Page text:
The memory 210 also includes an up/downstream collaboration program 216 for programming the processor 208 to collaborate with other routers to block harmful data packets. The processor can, for example, send, using known techniques, a command addressed to the originator of harmful data, requesting address information for the routers participating in the handling of the command. Examples are the IP Ping and IP Traceroute commands. From the response, the processor 208 can learn the address of at least one upstream router that could have been used by the originator as the entry point to the network. The processor 208 then preferably collaborates with the at least one upstream router to intercept transmissions of the originator. This can be accomplished through a variety of techniques. For example, the processor 208 can send a command to the upstream router to intercept future data packets from the originator. Alternatively, the processor 208 can forward an agent (e.g., the agent 220) to the upstream router, where the agent is arranged to intercept a future data packet from the originator, through known techniques. Another option is for the processor to cause the upstream router to update its capabilities (e.g., virus database) to detect a potentially harmful data packet. It should also be appreciated that the upstream router need not be a neighbor of the requesting router in order to have the upstream router block transmissions from the originator. That is, the upstream router can be remotely connected to the requesting router through other routers, LANs, and WANs.

In addition, the memory 210 includes a learning program 218 for programming the processor 208 to learn about, through known techniques, e.g., from adulterated headers and suspicious user data, new harmful signatures to screen for. The new harmful signatures preferably are then communicated to upstream collaborating routers in the network. This advantageously can result in a dynamic, iterative, detect/warn/contain process for intercepting harmful data packets that provides a network healing effect. It is thus to be understood that the method and apparatus in accordance with the present invention advantageously provides a simple and effective way to intercept harmful data packets at or very near their entry point into the network.

Referring to FIG. 3, a flow chart 300 depicts operation of the exemplary router 200 in accordance with the present invention. Flow begins with the router 200 monitoring 302 a selected data packet as described above. The router 200 then determines 304 whether the data packet is harmful, using at least one of the techniques outlined above. If so, the router 200 interrupts 306 the transmission of the data packet, and communicates 307 with at least a second router to cause the second router to interrupt a future data packet, as disclosed herein above. If, on the other hand, at step 304 the router 200 determines that the data packet is not harmful, the router 200 then transmits 308 the data packet towards the intended destination. It should be clear from the preceding disclosure that the present invention makes available a method and apparatus for providing node security in a router of a packet network. Advantageously, the method and apparatus is able to detect and eliminate potentially harmful data packets soon after they enter the network, and before they can reach destinations where they can produce widespread harm. This provides the healing effect for the network in the event harmful data is allowed to enter.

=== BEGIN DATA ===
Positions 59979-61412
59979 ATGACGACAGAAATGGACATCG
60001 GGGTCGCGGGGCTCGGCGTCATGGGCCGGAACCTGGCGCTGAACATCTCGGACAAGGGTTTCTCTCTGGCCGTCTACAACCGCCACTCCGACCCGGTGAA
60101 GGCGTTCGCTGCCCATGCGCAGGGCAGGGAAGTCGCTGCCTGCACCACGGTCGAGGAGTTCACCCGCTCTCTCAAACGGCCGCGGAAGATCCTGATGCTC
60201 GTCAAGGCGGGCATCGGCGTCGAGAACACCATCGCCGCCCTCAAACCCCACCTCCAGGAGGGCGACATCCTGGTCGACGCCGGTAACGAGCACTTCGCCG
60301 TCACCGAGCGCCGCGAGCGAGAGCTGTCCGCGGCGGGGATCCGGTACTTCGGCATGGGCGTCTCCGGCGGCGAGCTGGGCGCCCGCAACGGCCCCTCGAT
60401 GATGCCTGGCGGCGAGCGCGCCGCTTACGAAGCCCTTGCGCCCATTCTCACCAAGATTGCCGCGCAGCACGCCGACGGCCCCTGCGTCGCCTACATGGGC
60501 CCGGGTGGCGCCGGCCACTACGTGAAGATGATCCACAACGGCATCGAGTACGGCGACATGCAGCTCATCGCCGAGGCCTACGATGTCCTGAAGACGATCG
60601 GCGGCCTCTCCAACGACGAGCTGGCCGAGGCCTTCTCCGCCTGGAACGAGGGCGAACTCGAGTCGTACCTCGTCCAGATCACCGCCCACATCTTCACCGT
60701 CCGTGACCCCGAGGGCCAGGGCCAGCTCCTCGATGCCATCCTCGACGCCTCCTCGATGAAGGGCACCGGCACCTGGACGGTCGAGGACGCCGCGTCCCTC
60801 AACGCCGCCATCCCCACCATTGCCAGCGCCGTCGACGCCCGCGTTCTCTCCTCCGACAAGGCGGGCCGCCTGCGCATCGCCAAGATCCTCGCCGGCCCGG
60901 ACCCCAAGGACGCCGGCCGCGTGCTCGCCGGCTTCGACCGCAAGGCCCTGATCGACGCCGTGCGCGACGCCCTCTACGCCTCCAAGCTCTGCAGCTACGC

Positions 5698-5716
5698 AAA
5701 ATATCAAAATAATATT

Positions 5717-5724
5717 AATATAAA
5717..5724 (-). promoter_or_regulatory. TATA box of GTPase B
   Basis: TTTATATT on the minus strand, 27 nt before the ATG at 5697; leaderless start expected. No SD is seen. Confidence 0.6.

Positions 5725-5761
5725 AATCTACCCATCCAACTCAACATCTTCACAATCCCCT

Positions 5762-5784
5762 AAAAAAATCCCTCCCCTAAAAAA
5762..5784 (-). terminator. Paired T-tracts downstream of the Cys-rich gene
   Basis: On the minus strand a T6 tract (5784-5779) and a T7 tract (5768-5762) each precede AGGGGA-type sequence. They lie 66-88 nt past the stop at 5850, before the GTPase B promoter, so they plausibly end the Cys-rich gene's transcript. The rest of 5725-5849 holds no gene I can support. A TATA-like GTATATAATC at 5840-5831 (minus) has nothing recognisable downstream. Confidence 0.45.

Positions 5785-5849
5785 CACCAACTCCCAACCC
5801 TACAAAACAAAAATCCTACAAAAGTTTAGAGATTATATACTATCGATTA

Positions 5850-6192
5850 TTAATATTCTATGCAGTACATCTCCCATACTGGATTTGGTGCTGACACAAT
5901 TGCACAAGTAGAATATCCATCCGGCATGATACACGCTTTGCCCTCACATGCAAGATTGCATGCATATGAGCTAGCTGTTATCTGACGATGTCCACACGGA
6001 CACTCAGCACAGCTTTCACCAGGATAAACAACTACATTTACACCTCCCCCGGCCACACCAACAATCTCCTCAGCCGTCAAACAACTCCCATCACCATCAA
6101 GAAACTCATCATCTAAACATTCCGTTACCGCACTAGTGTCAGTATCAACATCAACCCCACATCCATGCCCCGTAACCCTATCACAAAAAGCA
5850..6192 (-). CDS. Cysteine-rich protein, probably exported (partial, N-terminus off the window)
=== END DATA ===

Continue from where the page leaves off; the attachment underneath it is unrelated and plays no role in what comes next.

Many modifications and variations of the present invention are possible in light of the above teachings. Thus, it is to be understood that, within the scope of the appended claims, the invention can be practiced other than as described herein above.

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Referenced by
Citing PatentFiling datePublication dateApplicantTitle
US7519990 *Jul 21, 2003Apr 14, 2009Fortinet, Inc.Managing network traffic flow
US8140660 *Jul 21, 2003Mar 20, 2012Fortinet, Inc.Content pattern recognition language processor and methods of using the same
US8239949Mar 13, 2009Aug 7, 2012Fortinet, Inc.Managing network traffic flow
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US8788650Jul 21, 2003Jul 22, 2014Fortinet, Inc.Hardware based detection devices for detecting network traffic content and methods of using the same
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Classifications
U.S. Classification726/12, 726/13, 713/153, 709/224
International ClassificationH04L9/00, H04L12/56, G06F21/00, H04L29/06, G06F15/173, G06F9/00
Cooperative ClassificationH04L63/1408, G06F21/56
European ClassificationG06F21/56, H04L63/14A
Legal Events
DateCodeEventDescription
Oct 2, 2012ASAssignment
Owner name: MOTOROLA MOBILITY LLC, ILLINOIS
Free format text: CHANGE OF NAME;ASSIGNOR:MOTOROLA MOBILITY, INC.;REEL/FRAME:029216/0282
Effective date: 20120622
Dec 13, 2010ASAssignment
Effective date: 20100731
Free format text: ASSIGNMENT OF ASSIGNORS INTEREST;ASSIGNOR:MOTOROLA, INC;REEL/FRAME:025673/0558
Owner name: MOTOROLA MOBILITY, INC, ILLINOIS
Jul 2, 2010FPAYFee payment
Year of fee payment: 4
Mar 4, 2008CCCertificate of correction
Oct 12, 2001ASAssignment
Owner name: MOTOROLA, INC., ILLINOIS
Free format text: ASSIGNMENT OF ASSIGNORS INTEREST;ASSIGNORS:PATEL, VIJAYKUMAR M.;DORENBOSCH, JHEROEN P.;REEL/FRAME:012268/0288;SIGNING DATES FROM 20011011 TO 20011012